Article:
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Dr. Sendmail or How I Learned to Stop Worrying and Love Google Apps for Your Domain

February 8th, 2007 Leave a comment Go to comments

I was reading about some suggestions for people to take when changing email addresses, intended to help you avoid losing any email from people that only have your old address. Most of the comments on these blogs are about the benefit of having your own domain so you have a permanent email address for life.

I’ve had the dodd.org domain for about 8 years now. There’s a whole ‘nother story ’bout getting the domain, but I’ve had my same email address that whole time, through 4 moves in two states. I wouldn’t have been able to do that if I relied on the email address that my ISP provided, because I’ve been through 8 different ISP’s in that time. I expect that I will have this email address for the rest of my life.

There’s a downside to this too. Because I’ve been using this same email address for years now, it’s well known by spammers and I assume it’s included on all of those “marketing” lists that I see being sold by dubious outfits that help people get started on a new and exciting life of being a spammer for fun and profit. I get about 130 spam emails a day (~4000/month). Incidentally, most of those fall into three categories – porn, pharmaceuticals (mostly ED and weight loss drugs), and financial services. Good thing I know that these aren’t targeted advertisements, or I might develop a complex.

To handle my email, I’ve done everything from a simple POP3 account handled by my ISP, to running my own Netscape Mail server (because I was doing this at work), Exchange server on Windows Server 2000 (for Outlook integration and shared calendaring), to sendmail on Linux at my house (mostly for the geek factor).

I had tried different email clients too, but settled on Microsoft Outlook around 1998 because it was the best integrated email/address book/calendar app at the time. I really liked being able to flag emails and organize them into folders. It’s been good to me. But there were problems.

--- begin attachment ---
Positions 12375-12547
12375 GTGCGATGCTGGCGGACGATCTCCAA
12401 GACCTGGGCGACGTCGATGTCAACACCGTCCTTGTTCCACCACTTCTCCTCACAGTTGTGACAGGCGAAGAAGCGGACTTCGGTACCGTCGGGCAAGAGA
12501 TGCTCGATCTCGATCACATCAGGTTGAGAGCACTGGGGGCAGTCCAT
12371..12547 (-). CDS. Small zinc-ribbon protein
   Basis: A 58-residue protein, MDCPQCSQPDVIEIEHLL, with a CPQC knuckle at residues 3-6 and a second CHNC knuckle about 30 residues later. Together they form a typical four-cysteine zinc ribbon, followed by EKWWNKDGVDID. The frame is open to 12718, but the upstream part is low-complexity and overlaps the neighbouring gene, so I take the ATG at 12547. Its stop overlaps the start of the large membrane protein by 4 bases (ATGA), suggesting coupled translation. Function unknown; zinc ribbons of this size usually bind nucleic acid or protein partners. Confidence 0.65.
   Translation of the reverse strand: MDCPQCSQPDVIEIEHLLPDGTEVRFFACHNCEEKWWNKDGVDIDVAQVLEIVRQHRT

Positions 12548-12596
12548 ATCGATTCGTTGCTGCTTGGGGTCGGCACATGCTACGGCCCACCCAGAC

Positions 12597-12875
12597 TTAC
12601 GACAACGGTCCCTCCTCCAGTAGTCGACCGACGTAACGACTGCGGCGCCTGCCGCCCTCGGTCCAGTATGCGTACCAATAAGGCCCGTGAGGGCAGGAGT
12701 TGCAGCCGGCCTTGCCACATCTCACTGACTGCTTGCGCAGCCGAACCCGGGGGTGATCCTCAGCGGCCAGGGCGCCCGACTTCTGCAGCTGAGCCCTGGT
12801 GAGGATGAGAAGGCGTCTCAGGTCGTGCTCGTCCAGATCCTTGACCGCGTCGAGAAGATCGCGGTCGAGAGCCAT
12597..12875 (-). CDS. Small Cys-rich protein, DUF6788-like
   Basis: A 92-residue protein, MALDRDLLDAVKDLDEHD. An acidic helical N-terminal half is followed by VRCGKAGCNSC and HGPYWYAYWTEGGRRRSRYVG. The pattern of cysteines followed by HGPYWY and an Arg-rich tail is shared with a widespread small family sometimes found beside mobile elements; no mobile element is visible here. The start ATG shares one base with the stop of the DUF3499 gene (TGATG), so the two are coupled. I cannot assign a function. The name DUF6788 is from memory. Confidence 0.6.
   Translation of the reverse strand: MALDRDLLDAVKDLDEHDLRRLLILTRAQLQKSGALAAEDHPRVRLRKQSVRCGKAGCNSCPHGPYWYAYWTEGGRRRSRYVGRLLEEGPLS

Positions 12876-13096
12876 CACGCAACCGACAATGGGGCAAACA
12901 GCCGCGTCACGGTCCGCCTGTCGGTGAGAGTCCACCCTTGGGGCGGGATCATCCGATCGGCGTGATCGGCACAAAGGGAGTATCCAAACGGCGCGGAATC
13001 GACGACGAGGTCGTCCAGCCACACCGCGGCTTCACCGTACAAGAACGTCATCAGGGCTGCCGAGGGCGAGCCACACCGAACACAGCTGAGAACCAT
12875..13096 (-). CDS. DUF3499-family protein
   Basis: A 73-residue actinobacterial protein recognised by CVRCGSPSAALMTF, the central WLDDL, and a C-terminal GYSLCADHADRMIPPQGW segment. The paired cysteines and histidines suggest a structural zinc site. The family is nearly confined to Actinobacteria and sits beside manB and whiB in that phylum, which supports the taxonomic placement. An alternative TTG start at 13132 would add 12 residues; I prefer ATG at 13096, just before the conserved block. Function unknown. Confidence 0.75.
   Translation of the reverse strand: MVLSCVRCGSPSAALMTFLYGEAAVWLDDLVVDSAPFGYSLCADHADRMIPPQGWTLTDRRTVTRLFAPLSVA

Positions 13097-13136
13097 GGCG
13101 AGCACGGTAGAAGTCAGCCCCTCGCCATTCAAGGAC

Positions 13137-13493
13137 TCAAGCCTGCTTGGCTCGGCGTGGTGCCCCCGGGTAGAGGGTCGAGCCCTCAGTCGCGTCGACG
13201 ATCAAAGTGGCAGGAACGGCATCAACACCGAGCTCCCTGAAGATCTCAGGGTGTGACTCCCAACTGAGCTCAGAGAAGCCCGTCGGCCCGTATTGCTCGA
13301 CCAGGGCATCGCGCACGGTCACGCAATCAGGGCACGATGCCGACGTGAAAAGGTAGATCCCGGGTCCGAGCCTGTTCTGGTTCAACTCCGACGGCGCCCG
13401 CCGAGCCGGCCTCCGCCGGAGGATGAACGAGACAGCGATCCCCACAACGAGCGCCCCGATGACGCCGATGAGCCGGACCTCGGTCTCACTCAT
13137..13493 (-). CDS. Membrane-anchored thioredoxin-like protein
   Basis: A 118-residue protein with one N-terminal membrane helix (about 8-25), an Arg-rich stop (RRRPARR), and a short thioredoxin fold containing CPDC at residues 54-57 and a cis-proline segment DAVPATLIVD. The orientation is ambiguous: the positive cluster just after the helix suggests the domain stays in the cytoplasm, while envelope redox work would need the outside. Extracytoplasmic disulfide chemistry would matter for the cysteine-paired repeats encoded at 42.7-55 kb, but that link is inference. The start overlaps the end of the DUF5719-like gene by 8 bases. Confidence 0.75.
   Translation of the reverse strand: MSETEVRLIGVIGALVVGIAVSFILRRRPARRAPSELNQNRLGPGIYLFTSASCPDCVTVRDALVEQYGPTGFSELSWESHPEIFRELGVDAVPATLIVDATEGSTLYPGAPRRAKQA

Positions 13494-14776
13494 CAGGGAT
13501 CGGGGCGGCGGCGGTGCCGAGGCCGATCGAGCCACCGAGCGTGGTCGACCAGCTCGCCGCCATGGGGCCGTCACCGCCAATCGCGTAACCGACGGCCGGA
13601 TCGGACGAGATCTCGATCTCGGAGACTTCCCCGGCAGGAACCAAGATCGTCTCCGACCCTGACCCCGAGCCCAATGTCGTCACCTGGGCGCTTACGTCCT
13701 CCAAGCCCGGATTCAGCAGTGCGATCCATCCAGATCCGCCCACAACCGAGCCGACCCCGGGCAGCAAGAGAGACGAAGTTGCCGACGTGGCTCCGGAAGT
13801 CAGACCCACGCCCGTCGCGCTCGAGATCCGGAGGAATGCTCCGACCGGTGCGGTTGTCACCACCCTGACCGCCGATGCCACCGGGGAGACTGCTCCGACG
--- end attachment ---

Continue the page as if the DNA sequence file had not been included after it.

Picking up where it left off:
My biggest issue was that I travelled a lot on business. If I wanted to get my personal email while I was away, I had to rely on some workarounds. I would configure a POP client on my laptop to get messages, but leave a copy on the server so I could still get them on my home computer when I returned. As long as it actually left copies, I was fine… as long as I remembered to close Outlook at home so it would stop downloading messages.

IMAP was another possibility, but I had some issues early on with IMAP clients getting out of sync with the server and this turned me off to the idea. I was happier when I could control my email and know that it was safe on my computer, under my control, and backed up.

Well, a few years ago, ISP’s started offering webmail with their accounts. Now I could read and reply to my email on the road and it would still download to Outlook when I got home (as long as I remembered to close Outlook before I left). But the problem with those solutions is that these ISP provided webmail solutions were almost intolerably slow, any replies I sent were difficult to integrate back into Outlook, and I didn’t have my address book on there. I tried to like webmail, but it just didn’t work for me. Until Gmail that is.

Next time, I’ll talk about the switch to Gmail for my personal domain and how you can sign up for Google Apps for Your Domain too.

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